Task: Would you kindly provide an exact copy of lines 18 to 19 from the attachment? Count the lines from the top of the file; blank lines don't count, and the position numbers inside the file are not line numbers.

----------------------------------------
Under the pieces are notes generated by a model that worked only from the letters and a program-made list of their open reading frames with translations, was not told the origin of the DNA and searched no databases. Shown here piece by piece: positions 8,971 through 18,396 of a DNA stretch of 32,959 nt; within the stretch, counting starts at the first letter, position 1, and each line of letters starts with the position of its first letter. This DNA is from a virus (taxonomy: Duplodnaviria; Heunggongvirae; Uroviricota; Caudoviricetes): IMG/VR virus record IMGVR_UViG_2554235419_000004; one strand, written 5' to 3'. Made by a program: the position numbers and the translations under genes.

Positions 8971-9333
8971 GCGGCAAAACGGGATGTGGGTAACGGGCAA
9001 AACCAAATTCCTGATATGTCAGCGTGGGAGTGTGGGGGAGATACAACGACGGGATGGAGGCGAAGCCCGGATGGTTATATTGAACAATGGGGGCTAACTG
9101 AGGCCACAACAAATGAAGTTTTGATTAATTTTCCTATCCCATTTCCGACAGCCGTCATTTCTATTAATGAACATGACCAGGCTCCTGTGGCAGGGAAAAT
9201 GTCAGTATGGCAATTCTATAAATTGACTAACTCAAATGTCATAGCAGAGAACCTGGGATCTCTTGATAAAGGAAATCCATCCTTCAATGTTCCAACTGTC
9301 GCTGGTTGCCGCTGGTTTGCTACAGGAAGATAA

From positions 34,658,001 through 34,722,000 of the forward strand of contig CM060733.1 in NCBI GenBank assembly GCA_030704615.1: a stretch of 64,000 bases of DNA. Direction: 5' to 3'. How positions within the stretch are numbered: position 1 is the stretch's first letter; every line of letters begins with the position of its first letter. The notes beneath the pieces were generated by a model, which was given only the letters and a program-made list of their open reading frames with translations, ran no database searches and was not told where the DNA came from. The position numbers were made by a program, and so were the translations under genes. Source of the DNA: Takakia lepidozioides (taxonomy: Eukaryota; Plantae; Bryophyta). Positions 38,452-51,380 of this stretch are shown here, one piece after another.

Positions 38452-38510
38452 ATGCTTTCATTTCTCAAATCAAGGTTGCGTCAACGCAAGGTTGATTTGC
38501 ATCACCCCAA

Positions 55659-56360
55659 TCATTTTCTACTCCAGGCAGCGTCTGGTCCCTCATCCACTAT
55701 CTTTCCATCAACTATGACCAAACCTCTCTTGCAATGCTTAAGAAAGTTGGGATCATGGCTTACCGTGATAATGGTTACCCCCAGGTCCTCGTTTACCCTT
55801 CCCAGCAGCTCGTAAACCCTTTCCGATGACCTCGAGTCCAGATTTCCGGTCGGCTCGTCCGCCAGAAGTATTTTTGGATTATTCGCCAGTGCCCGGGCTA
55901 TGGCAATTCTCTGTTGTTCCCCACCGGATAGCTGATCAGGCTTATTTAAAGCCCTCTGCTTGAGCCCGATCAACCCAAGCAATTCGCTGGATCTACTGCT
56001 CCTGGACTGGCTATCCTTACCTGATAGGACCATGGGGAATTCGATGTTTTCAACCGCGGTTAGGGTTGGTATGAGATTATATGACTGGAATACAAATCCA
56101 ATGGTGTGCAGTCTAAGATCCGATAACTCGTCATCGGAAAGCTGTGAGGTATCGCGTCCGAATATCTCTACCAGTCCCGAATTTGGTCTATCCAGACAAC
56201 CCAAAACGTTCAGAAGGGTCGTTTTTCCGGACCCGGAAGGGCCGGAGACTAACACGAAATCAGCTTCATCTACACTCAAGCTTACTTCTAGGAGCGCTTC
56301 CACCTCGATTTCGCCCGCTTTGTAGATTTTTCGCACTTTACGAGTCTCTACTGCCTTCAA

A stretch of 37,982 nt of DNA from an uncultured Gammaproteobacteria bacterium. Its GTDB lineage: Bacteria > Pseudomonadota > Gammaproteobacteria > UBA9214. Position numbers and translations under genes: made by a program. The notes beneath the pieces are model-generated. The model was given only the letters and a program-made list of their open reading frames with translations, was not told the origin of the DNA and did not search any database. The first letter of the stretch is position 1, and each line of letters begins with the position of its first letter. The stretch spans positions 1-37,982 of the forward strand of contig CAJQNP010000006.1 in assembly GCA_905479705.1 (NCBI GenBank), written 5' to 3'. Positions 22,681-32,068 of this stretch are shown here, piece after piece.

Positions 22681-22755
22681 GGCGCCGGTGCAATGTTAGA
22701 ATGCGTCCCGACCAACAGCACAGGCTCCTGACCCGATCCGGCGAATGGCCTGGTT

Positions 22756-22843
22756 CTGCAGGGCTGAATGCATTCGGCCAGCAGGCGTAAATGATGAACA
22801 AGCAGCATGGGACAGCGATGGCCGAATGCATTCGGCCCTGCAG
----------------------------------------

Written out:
56101 ATGGTGTGCAGTCTAAGATCCGATAACTCGTCATCGGAAAGCTGTGAGGTATCGCGTCCGAATATCTCTACCAGTCCCGAATTTGGTCTATCCAGACAAC
56201 CCAAAACGTTCAGAAGGGTCGTTTTTCCGGACCCGGAAGGGCCGGAGACTAACACGAAATCAGCTTCATCTACACTCAAGCTTACTTCTAGGAGCGCTTC